Collecteurs: Your collection has a primary focus on American art, not just because you feel personally influenced by having lived in New York but also with the intention of bringing American art to Europe. What is it you’d like for Europeans to experience/gain when viewing works from that particular geography?

CR: My collection is something very personal. I do it more for myself than anybody else. It reflects my experience as a French-Italian art dealer who became an art collector. And of course, since I lived in New York for twenty-two years, I’ve been influenced personally and formed a special relationship with art from the US. I focus mostly on artists from New York and Los Angeles, often artists who aren’t widely shown in Europe.

Frank Stella \ Kamonica Strumilowa, 1973 at home.

Frank Stella \ Kamonica Strumilowa, 1973 at home.

Collecteurs: The Riva Collection does exhibitions a few times a year. Do the exhibited works solely belong to the collection, or are pieces also borrowed from other places? Generally, how do you go with curating each new show? Are you involved throughout the entire process? Lastly, what do you hope to achieve by continuously doing new shows, instead of presenting a permanent collection to visitors? 

CR: Currently I do four shows per year, two at Riva Project and two at Charles Riva Collection. In order to make an exhibition more complete, I borrow works from different collections or galleries.

I curate and design posters and invites and also oversee the promotion of each show. It’s a very personal project; I don’t have backers.

I use my collection as a visual platform to show the public changing trends in contemporary art. A permanent collection would quickly become dull, and wouldn’t continuously reflect changes within the art market. The way I do things permits much more agility.

Paul McCarthy \ Jack, 2011 at home.

Paul McCarthy \ Jack, 2011 at home.

Collecteurs: How has the art market changed over the years? What drastic changes have you experienced personally? 

CR: The speculative bubble on young contemporary artists has come to an end. Today, collectors are looking for mid-career artists who don’t overproduce, whose resumes include shows with good museums, as well as public and private collections.

In the past three years, we’ve also seen a resurgence of interest in terms of color field artists, such as Mark Rothko and Frank Stella. As well as in practitioners of action painting, such as Frank Kline, or abstract expressionists such as Willem de Kooning, Robert Rauschenberg, Cy Twombly, and mid-career contemporary artists like George Condo and Yayoi Kusama.

It’s a positive change since it shows collectors are more involved with studying art history, avant-garde artists, and where everything's headed. 

Charles Riva Collection, Brussels

Charles Riva Collection, Brussels

Collecteurs: Upstairs from the Riva Collection, is your apartment that can also be visited by appointment. There’s an intimate aspect to publicly showing your home’s collection as the visitor actually has a chance to experience how art is lived. Was that important to you when you decided to open also the doors to your home?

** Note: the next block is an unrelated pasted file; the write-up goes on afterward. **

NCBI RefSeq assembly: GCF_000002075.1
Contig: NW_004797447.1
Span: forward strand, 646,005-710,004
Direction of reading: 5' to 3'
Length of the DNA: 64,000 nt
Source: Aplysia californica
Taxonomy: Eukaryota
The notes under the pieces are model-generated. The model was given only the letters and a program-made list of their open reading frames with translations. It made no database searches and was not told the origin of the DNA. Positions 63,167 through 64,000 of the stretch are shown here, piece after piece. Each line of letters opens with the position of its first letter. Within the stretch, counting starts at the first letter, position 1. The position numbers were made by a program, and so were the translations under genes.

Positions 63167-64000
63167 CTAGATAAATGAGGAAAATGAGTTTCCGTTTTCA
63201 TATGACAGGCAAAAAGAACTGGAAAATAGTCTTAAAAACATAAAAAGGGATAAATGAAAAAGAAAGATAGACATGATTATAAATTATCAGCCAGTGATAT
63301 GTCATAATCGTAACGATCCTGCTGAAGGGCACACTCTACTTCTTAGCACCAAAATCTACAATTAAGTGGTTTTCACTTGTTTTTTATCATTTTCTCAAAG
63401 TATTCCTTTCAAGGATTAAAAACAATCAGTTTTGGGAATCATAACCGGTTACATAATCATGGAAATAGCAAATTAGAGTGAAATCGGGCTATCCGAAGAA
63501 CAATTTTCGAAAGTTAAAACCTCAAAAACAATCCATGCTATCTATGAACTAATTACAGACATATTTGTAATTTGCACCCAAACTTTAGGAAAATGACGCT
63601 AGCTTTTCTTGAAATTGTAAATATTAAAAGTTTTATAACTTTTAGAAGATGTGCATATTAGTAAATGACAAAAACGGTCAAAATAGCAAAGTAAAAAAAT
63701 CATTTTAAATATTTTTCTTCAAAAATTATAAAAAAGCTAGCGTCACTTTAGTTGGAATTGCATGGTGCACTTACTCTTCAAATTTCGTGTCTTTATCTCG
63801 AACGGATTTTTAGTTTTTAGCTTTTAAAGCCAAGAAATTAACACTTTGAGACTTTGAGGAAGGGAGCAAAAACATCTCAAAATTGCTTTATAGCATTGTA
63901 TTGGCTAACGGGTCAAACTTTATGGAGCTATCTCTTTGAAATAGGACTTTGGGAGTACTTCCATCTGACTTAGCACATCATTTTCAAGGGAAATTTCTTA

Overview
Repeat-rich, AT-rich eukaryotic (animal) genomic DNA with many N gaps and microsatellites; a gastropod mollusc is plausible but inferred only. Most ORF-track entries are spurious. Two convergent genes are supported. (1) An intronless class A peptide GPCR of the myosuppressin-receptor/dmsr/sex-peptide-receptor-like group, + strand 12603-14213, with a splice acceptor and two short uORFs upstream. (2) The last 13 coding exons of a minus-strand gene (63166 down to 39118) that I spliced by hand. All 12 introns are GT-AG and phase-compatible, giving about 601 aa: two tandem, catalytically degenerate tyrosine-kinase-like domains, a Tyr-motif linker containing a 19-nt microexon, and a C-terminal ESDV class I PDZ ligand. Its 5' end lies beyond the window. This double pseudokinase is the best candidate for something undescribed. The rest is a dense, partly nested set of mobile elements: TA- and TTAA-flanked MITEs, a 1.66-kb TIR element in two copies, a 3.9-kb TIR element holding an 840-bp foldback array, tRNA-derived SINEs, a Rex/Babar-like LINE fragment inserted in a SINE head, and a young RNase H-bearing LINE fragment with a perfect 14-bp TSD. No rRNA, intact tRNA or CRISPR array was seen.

CR: My apartment is currently open twice a year, whenever there’s an opening at Charles Riva Collection, but appointments are also possible. When you curate a solo show of an artist, certain pieces might lose their strength. So it’s very important to show the public how a painting or a sculpture can stand alone. I also use my home collection to combine pieces by different artists that aren’t normally exhibited together; it shows how they actually might work together in the same room. 

Collecteurs: So, by doing unusual combinations of artists, do you wish to break certain defined boundaries within the context of art? Is there a particular message you’d like to transmit? 

CR: I believe that an art collection is something personal. We, collectors, should collect what we love and do whatever pleases us. Our lives today are already so full of rules! Here we don’t have to follow them, we can make — and break — our own.

Frank Stella at the Charles Riva Collection, Brussels.

Frank Stella at the Charles Riva Collection, Brussels.

Collecteurs: What has been the most meaningful experience since having opened your collection to the public?

Oliver Clegg \ Death of Knowledge, 2015 at Charles Riva Collection.

Oliver Clegg \ Death of Knowledge, 2015 at Charles Riva Collection.

CR: I would say that all the exhibitions I have put on since the opening of my collection, are very special to me. Each one reflects my thoughts and concerns at a specific moment as a collector. Also, looking back, I realize that all the exhibitions—one after another—form part of a process that reveals a larger meaning. 

To me, being a collector is a way to witness or behold the world. I remember the exhibition The Power and The Glory, which happened just before the election of Donald Trump. The show gathered many great artists together such as John Giorno, Hervé Ic, Mike Kelley, Sherrie Levine, John Miller, Jonathan Meese and Paul McCarthy. It also included photographs by Harry Benson, one of which depicts Donald Trump in the nineties, smiling like a shark and holding precisely one million dollars in cash; he looks utterly triumphant. I feel the show really captured a precise moment in history, reflecting what was shortly on its way. I believe my position as a collector allows me to absorb and reflect the atmosphere of our time, something that of course great artists also possess within themselves.


Text by Lara Konrad

Photography: Eva Donckers for Collecteurs

More on in conversation